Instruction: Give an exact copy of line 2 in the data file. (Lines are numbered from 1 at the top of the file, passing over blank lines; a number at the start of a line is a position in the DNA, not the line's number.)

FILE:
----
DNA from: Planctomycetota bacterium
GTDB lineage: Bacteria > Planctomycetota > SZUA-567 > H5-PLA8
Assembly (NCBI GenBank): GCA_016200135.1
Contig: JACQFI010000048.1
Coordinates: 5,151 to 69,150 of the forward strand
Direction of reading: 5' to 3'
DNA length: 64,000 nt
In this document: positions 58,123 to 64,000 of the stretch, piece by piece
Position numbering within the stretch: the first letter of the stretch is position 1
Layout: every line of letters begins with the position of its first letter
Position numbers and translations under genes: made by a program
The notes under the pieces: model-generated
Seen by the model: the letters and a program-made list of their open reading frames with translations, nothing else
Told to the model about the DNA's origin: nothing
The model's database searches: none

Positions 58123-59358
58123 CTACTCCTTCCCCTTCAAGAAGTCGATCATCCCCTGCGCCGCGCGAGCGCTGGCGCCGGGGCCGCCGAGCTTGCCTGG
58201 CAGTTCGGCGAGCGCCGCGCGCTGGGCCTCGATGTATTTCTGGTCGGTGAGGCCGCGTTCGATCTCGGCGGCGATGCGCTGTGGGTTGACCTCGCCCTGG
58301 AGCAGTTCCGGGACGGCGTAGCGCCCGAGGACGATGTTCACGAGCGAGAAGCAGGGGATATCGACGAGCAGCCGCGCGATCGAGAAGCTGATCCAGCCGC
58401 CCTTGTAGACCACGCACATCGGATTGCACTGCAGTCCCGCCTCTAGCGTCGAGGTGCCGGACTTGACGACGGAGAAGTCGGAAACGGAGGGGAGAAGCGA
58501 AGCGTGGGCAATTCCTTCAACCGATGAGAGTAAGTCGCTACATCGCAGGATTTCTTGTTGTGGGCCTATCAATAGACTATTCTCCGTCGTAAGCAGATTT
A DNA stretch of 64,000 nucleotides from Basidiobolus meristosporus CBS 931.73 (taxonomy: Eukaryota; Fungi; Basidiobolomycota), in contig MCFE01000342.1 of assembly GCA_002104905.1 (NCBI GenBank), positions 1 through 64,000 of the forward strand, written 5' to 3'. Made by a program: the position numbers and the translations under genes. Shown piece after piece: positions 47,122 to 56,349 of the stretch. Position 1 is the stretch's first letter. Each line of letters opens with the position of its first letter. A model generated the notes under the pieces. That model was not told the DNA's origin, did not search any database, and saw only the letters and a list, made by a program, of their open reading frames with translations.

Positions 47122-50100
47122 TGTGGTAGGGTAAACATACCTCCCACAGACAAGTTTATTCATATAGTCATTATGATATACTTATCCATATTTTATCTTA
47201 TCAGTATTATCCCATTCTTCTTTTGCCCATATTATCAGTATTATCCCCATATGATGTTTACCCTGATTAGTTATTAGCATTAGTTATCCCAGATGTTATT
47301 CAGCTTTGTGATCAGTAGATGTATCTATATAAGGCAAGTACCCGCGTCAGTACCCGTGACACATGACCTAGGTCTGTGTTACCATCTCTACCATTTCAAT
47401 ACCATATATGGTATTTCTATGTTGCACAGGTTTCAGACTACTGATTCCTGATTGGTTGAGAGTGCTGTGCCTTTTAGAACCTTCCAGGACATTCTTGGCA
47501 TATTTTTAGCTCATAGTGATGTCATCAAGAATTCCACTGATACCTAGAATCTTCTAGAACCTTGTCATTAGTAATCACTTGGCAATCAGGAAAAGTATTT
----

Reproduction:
GTDB lineage: Bacteria > Planctomycetota > SZUA-567 > H5-PLA8